The first Apple HomePod was released back in 2018 but then discontinued in 2021, leaving just the HomePod mini in its smart speaker offering. Thankfully though, the HomePod is back with a second generation, to cater for those looking for a more premium Apple audio experience.
While not a lot appears to have changed with the new model, its integration into Apple's smart home ecosystem is much more pronounced. This makes the HomePod central to not just your music listening needs but also your home cinema and the automation of other devices in your network.
It's almost as if the HomePod was launched before its time, as now the second-generation speaker makes a lot more sense. This is still a device that caters purely to existing Apple users, but most of the niggles we had with it before have been solved through a series of software updates. There are also some internal design changes that on first inspection look like a downgrade, but in practice see the HomePod become even more impressive.
I've been using two of the second-generation HomePod devices paired with the latest Apple TV 4K to provide cinema sound. I've also used these devices to play music and control smart home devices. With the HomePod, Apple is ready to take on full smart home control, and it delivers audio that you can be truly proud of.
Price, availability and release date
The new model is available to buy from 3rd February, with pre-orders open in advance. It costs £299 / $299 / AU$479, which is cheaper than the initial £319/$349 launch price of the first generation. However, that did drop to £279/$299 a year later. If you're looking to buy two for the stereo pair, there's no discount or twin pack available right now.
That price positioning is interesting, as it's a good step above the Sonos One and Echo Studio but is significantly cheaper than the likes of the Sonos Five. It does feel like a sweet spot for a premium but affordable home speaker. Even if you're buying two, the price is still less than top end soundbars like the Samsung HW-Q990B or the Sonos Arc.
Design and build
The new HomePod is largely the same size and shape as the original model. Placed next to each other you'd need to look carefully to tell them apart. The second-gen model is slightly shorter at 168mm (6.6 inches) but the same 142mm (5.6 inches) wide. The base of the unit has changed slightly, now being completely flat rather than concave. Meanwhile, the top touch panel is set slightly recessed.
Weighing in at 2.3kg (5.16lbs) it's also slightly lighter than the original – due to some changes in the internals that I'll come to in a minute. That's still a significant weight for a speaker – more than the likes of the Sonos One or Denon Home 150 but considerably less than the Echo Studio or Sonos Five.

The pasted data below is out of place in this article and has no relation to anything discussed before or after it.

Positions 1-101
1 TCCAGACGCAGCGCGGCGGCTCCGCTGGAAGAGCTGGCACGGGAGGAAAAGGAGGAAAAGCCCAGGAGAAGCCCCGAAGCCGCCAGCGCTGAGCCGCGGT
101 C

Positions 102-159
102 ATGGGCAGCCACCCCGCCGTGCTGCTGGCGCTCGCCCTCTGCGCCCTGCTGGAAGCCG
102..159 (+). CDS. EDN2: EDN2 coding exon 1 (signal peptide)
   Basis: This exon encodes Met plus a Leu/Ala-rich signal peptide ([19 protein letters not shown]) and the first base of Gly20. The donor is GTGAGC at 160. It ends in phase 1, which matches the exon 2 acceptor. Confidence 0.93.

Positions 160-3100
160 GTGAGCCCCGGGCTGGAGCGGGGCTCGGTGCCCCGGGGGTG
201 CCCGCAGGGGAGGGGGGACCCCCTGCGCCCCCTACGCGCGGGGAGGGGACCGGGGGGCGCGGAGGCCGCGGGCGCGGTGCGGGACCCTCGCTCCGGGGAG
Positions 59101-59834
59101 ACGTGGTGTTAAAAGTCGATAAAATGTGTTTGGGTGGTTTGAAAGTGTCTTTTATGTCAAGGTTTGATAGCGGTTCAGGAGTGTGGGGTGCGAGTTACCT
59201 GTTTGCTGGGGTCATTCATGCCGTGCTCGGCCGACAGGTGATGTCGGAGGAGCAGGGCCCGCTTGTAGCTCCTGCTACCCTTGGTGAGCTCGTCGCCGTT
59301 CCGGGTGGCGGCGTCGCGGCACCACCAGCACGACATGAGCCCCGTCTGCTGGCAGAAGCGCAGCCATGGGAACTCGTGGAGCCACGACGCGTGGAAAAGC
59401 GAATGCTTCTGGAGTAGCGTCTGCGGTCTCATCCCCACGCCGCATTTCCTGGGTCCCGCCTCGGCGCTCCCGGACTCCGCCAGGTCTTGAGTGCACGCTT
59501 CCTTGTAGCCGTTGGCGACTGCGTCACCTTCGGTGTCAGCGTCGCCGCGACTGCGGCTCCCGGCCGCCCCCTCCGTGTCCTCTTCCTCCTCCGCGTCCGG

The touch panel on the top of the HomePod is a little more ambiguous that you might expect. The surface lights in different colours depending on what the device is doing – green for a phone call or listening, white when media is playing and multi-coloured when Siri is active. There's a plus and minus symbol to direct you of where to press to increase or decrease the volume, but otherwise media controls such as skipping tracks, play or pause are handled by a series of taps.
Personally I'd have loved to see more of a regular display with an Apple Watch OS here, allowing you to flip through functions and even scroll through song choices. Instead, the HomePod relies on either voice command or via the Home app on your iPhone, iPad or Mac. That said, if all you are using the HomePod for is as a speaker, the current panel is more than sufficient.
Features and operation
Setting up the HomePod is really straight-forward using another Apple device. Once the device is plugged in, it will chime to say it is ready to set up. Then, if you hold your iPhone close to the HomePod, a notification will appear on your iPhone screen to set up. Much like with the Apple Watch set-up, you then just the phone's camera to capture the top of the HomePod and it does the rest. The HomePod will then appear in your Apple Home app, where you can adjust the settings.
The easiest way to control the HomePod is using voice or with the Home app. Yes, you can use the touch panel on the top to change the volume, activate Siri or change tracks but just using the "Hey Siri" command is often much easier for simple commands (and means you don't need to walk over to it). The Home app gives you lots more control of the HomePod, including how it reacts to Siri controls, automations and audio settings.
There's no EQ option here, not even in terms of sound profiles, but there is the ability to reduce the bass. This is useful when using it for music or cinema sound late at night, as that bass can really travel.
From the Home app you can also pair two HomePod speakers to create a stereo pair, though these both need to be the same generation of HomePod, as you can't pair an older HomePod with a second-generation model. Once in a pair, they provide a much wider sound space for either music or movie sound.
You can also see the reading from the HomePod's temperature and humidity sensors in the Home app, even when you're not at home. You can then add automation based on these readings. So, if the temperature rises above or below a certain level, during a time of day and based on the people at home, you can have another connected accessory activate. For instance, I can choose to have my dehumidifier switch on, if the humidity rises above 60% when someone is at home.
One of my favourite features of the HomePod is that you can pair it with the Apple TV to deliver audio when watching shows and films. With both devices updated to the latest software version, the option to use the HomePod for sound will appear in the Apple TV menu. If you have paired two HomePods together, they will appear as a set. You will then be able to control the volume of the HomePod using your Apple TV remote. If your TV has an eARC HDMI port, you can have all of your TV audio coming through the HomePod speakers (note that to do that you need to activate the audio return channel in the Apple TV's audio output).